Due to the observations of various assurance providers and the related reports presented to the committee, the committee resolved to identify the IT environment in which the organisation operates as a key focus area, considering the significant influence and impact that the function has on the overall internal control environment. Two special Audit Committee meetings were held to focus on the strategic direction and operations of the function; the committee was satisfied that comprehensive and executable plans exist within the organisation to enable improvements within this key focus area. The committee will continue to pay attention to this area to ensure that it positively and constructively contributes to an improvement in the system of internal control of the organisation, while being responsive to the ever-changing environment in which the organisation operates.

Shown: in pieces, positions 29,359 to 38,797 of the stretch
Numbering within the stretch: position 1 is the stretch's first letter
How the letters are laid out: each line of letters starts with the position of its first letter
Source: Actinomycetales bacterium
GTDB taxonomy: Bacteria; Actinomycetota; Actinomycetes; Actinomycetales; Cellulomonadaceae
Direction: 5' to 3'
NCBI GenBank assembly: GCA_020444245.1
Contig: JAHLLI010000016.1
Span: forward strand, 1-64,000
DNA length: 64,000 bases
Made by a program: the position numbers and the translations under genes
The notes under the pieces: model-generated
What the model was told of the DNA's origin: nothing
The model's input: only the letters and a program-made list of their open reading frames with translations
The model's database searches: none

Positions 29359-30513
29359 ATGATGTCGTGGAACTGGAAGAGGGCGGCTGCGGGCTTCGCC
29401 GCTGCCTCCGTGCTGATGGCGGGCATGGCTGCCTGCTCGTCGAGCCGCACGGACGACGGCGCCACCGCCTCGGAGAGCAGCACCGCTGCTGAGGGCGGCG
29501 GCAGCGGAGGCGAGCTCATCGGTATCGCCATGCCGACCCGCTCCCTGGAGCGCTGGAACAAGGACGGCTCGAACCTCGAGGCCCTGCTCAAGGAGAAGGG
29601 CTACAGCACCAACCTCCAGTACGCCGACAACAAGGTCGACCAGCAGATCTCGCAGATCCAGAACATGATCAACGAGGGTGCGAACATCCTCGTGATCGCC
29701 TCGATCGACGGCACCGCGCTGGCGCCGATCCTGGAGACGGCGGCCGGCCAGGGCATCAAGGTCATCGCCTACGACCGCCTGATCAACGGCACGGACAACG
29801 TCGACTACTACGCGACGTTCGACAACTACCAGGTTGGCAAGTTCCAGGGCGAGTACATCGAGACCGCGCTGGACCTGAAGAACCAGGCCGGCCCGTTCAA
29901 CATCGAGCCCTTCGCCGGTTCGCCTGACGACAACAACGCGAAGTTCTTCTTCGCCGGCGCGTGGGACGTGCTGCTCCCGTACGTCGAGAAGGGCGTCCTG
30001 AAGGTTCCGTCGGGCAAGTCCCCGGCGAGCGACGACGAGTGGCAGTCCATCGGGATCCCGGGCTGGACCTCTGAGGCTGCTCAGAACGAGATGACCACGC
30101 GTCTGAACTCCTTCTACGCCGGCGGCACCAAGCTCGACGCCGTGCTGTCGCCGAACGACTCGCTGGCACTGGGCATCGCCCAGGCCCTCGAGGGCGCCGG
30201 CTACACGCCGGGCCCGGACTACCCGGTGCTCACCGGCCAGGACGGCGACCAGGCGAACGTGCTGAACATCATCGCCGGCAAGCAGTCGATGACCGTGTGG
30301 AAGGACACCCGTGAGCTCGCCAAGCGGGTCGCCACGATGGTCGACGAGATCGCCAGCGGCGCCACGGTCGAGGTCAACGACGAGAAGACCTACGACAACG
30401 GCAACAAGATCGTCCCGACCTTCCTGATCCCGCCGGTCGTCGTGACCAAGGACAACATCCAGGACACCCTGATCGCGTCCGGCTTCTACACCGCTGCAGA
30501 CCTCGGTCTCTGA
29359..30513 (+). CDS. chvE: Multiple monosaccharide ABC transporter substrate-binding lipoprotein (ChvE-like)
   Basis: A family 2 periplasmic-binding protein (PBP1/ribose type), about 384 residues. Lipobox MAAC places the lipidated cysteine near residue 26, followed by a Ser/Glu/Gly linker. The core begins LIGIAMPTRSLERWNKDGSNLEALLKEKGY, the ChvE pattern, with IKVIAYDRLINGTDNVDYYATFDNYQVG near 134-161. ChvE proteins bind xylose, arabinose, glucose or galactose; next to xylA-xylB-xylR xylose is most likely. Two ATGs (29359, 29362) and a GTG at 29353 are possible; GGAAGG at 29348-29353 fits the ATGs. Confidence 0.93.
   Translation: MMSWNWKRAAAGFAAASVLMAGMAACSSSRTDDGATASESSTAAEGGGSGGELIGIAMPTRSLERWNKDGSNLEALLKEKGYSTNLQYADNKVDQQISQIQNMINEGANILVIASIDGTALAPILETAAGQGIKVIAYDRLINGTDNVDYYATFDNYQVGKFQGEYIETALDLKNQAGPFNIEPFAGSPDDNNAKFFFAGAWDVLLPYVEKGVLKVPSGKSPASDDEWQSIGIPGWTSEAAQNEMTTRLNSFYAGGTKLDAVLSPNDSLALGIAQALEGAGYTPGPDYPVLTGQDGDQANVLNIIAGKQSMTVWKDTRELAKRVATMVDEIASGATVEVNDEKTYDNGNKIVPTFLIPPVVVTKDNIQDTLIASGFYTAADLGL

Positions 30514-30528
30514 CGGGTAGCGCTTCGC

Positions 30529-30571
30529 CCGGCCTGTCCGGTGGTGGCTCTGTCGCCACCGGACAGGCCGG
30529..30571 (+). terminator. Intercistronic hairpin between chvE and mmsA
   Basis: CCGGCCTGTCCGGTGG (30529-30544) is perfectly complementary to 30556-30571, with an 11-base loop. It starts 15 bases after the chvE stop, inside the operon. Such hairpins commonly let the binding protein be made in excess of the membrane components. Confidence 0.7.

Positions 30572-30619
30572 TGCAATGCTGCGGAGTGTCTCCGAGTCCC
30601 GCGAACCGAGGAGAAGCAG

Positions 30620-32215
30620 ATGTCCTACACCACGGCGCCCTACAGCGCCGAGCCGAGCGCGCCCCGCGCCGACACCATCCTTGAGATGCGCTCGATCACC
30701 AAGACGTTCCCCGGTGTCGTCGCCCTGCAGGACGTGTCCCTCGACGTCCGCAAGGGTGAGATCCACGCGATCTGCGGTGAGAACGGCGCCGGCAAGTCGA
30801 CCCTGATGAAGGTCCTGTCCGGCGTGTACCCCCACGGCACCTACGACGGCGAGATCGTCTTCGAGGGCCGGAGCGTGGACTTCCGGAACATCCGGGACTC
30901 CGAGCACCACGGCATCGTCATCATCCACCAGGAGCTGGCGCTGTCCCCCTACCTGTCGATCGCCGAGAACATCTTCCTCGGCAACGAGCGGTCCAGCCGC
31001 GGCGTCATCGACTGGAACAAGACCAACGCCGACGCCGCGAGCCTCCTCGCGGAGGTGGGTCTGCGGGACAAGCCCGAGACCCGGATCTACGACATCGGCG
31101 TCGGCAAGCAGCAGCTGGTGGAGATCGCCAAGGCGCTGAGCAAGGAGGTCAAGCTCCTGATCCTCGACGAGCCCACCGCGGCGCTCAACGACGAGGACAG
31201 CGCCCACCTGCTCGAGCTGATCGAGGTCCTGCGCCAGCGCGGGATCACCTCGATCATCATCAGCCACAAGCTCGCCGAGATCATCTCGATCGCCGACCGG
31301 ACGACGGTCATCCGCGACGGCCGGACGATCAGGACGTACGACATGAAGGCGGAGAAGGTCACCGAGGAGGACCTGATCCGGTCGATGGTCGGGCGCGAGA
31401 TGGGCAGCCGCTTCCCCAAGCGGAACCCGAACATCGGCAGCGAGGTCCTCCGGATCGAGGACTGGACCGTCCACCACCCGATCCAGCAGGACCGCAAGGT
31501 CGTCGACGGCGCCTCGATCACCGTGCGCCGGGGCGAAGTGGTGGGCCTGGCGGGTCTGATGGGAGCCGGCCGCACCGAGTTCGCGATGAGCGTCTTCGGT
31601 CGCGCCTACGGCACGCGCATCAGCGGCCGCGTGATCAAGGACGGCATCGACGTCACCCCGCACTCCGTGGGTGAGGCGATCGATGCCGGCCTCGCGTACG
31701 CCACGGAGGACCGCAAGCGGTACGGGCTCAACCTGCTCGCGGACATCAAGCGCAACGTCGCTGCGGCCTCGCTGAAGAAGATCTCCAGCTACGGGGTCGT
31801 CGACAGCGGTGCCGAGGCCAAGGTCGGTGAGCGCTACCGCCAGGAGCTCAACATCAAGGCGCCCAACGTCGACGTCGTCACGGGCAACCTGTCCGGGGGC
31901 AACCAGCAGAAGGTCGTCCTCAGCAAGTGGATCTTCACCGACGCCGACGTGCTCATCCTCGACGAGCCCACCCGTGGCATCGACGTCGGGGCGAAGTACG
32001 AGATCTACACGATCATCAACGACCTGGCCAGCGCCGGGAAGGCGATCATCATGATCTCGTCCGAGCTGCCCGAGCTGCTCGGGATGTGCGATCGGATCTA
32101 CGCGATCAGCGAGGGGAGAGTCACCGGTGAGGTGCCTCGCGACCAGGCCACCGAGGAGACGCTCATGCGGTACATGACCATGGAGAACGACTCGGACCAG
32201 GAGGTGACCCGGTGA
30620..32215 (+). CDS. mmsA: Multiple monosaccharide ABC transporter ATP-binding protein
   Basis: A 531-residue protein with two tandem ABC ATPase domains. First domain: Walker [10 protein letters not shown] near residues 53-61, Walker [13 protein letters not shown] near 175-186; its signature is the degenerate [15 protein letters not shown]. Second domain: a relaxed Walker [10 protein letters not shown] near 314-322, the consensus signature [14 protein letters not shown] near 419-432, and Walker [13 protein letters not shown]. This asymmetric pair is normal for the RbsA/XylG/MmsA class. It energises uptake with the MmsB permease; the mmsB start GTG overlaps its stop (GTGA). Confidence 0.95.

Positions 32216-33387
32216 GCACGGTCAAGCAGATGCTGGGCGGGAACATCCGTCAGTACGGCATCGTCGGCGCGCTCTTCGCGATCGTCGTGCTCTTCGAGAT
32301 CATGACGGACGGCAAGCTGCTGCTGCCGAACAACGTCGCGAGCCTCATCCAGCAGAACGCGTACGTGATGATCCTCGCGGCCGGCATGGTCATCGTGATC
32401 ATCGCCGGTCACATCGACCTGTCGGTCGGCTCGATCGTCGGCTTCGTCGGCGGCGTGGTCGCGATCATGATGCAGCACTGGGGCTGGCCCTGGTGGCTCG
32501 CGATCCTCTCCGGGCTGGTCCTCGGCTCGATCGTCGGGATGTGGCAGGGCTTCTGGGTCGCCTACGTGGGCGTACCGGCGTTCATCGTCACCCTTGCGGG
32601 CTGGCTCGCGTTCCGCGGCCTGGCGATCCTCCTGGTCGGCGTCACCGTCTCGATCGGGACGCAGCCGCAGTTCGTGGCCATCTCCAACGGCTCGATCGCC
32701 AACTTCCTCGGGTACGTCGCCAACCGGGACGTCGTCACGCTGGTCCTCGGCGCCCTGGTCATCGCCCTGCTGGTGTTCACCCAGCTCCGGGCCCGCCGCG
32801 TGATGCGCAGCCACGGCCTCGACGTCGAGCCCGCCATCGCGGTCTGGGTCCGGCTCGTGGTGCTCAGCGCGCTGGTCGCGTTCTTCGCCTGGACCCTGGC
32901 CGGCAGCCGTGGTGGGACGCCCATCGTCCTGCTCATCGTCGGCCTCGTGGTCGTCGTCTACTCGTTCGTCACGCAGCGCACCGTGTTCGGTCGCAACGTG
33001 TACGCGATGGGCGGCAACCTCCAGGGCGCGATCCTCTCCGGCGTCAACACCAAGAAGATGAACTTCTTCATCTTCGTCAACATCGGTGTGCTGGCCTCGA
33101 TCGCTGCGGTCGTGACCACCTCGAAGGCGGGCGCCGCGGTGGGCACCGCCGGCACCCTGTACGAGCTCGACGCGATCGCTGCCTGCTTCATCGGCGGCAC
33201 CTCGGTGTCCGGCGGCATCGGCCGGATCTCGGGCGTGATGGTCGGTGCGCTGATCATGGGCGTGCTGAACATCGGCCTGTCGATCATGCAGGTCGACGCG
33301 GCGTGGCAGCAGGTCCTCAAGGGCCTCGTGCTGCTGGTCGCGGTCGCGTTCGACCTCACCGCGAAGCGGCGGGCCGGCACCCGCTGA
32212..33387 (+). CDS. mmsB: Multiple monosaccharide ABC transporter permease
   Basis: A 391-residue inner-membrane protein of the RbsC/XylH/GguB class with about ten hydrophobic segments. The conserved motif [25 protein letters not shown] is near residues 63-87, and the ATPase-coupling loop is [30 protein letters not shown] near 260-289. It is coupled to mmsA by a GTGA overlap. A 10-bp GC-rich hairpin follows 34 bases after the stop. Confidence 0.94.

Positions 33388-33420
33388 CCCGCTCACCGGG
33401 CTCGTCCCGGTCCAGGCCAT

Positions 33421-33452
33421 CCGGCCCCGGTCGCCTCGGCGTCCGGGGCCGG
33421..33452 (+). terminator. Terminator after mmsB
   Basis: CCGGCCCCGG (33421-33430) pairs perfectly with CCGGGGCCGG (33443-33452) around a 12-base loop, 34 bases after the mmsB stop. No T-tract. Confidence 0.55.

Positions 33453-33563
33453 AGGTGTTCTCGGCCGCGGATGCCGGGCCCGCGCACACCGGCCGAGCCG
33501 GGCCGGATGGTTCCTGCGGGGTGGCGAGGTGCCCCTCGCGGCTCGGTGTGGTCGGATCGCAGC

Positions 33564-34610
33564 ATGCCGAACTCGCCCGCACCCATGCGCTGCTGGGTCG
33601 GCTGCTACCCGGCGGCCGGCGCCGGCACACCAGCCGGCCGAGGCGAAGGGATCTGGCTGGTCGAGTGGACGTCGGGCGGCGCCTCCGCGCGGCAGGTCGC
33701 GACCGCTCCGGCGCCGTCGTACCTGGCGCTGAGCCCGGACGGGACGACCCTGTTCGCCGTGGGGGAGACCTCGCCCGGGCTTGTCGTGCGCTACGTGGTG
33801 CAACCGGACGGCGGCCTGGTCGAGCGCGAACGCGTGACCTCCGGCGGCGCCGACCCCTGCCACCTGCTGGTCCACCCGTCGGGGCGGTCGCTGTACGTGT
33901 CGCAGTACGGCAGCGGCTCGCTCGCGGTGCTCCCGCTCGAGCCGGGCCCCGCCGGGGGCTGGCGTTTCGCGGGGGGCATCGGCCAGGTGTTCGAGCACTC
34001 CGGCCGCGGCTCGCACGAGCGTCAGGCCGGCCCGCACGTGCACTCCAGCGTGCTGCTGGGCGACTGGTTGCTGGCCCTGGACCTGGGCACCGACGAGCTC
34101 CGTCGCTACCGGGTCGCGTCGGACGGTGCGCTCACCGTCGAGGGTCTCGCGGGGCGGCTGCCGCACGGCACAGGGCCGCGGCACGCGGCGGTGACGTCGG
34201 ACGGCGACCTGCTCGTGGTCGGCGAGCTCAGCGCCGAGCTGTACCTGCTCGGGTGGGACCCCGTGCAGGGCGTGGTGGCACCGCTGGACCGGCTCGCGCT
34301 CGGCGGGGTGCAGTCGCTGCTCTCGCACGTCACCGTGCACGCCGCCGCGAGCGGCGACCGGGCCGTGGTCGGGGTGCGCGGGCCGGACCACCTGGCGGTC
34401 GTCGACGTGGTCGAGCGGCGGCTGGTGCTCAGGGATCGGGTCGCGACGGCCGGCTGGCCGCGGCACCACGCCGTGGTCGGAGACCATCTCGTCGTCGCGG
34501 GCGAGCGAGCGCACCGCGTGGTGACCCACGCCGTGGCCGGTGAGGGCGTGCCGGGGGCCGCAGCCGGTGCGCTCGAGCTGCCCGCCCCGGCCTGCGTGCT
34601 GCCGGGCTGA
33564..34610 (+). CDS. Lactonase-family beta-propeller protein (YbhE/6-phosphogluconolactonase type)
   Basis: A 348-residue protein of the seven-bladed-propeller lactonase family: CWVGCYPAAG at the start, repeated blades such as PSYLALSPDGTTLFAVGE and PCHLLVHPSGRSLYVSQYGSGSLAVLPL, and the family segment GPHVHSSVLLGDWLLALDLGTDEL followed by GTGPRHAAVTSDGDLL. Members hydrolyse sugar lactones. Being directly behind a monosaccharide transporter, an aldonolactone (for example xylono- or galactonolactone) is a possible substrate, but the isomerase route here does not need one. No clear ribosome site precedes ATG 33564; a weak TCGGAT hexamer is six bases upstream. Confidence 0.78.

The committee will continue to exercise oversight of the commitments made by management in response to the organisational risks and improvements in the control environment, with particular focus on the IT control environment. The committee is satisfied that it has adequately discharged its responsibilities as outlined in various statutory and other governance documents during the current financial year.
(See attached presentation for further details.)
The Chairperson welcomed the report presented by the audit committee chairperson of the AGSA. The details on work done indicate the skill and competency of the Committee. The areas that need reviewing and need to be looked into are the appointment of external auditors and the areas of debt and risk mitigation. The AGSA needs to attend to the appointments and the level of vacancies.